PC: One of the relationships within the show that’s always been interesting to me is Cane’s relationship with Tariq, and we see that there has been mistrust on both sides with each character. In this season, we see Cane really utilize Tariq and his team with Stansfield this season to really be the central piece of the organization. So how does their relationship develop this time around?

WM: It’s the same. I feel like with Cane and Tariq, it is deeper than what the audience has seen, and I’ve definitely voiced that opinion when it comes to when are we going to actually get into why Cane hates Tariq so much? We get that he came into the family and all this other stuff, but it’s a real, real, real reason why Cane really hates Tariq, and I really want to explore that. And I’ve been very vocal about we can please explore why Cane has this hate for Tariq? And I think it’ll make so much more sense to the audience, but we’ll see though.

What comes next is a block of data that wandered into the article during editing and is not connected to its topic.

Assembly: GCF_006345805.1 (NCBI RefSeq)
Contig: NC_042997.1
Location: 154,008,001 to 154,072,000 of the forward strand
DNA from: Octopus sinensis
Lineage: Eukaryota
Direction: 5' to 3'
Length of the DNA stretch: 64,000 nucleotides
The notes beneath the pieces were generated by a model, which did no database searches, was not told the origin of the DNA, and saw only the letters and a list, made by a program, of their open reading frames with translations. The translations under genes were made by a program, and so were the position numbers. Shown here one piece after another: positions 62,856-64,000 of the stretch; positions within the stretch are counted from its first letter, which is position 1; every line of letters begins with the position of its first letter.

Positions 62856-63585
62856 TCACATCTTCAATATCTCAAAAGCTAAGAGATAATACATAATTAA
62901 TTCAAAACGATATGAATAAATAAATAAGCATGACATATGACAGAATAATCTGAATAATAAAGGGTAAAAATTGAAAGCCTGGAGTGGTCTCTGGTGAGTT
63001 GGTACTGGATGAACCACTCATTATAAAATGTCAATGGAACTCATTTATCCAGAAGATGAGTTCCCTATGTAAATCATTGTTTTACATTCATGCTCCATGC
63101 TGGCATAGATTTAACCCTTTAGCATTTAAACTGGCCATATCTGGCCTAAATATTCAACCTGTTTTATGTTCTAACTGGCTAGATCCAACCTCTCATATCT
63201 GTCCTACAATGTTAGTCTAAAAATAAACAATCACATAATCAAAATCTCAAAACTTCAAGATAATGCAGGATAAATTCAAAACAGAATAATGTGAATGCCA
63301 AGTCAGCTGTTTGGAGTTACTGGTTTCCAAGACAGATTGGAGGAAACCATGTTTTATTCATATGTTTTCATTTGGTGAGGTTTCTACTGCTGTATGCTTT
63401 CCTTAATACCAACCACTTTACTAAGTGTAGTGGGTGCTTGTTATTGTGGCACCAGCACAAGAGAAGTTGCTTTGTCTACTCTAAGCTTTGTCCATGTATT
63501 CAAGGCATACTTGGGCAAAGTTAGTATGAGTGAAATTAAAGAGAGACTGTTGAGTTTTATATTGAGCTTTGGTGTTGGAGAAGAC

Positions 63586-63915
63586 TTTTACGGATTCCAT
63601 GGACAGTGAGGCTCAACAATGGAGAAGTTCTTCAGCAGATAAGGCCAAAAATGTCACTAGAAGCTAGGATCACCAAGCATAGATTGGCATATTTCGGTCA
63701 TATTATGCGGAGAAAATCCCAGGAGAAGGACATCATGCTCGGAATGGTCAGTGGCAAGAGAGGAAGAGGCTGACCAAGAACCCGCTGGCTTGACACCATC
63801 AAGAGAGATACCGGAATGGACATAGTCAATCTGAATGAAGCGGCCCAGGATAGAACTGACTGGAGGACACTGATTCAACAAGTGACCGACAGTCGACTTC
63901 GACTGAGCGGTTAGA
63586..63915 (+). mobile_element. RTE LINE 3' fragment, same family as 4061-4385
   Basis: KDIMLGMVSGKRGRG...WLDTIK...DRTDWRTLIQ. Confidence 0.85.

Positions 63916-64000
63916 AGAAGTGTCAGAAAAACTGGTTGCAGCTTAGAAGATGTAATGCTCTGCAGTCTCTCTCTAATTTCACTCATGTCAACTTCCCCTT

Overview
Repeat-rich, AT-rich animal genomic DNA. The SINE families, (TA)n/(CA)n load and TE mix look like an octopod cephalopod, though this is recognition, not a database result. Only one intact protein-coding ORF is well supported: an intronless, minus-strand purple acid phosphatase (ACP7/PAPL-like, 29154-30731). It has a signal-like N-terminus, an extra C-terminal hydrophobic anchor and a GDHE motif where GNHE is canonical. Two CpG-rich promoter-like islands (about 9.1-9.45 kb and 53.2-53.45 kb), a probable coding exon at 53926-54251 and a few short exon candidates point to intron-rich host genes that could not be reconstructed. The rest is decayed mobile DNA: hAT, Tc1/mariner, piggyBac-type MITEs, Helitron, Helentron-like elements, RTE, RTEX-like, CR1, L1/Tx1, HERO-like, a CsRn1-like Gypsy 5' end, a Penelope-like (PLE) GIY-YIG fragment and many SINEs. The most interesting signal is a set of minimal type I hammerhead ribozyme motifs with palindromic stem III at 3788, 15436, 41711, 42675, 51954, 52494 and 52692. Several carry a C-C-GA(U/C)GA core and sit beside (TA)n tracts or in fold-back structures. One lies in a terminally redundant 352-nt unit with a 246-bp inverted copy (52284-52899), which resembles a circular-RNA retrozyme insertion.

That’s definitely something I’m campaigning with the showrunner, Brett. We always go back and forth about going deeper and showing the audience that thing, but when it comes to Cane and Tariq, it’s just they got that Tom and Jerry relationship, that cat and mouse type thing. You think they love each other, but then they’re just chasing each other all, it’s that relationship between them. I would want them to be on the same page, though. I would love to see Cane, Tariq, and Brayden really get out there and build together. But we’ll see. I don’t know. I don’t know.

PC: But what is it about Cane and Brayden? Because Cane has had more trust in Brayden in the past two seasons, and this season we really see him test Brayden because Brayden is not necessarily showing up in the way that Cane has asked him to. So how does that continue to grow, and what are your thoughts on how the relationship difference between Tariq and Cane and Brayden and Cane?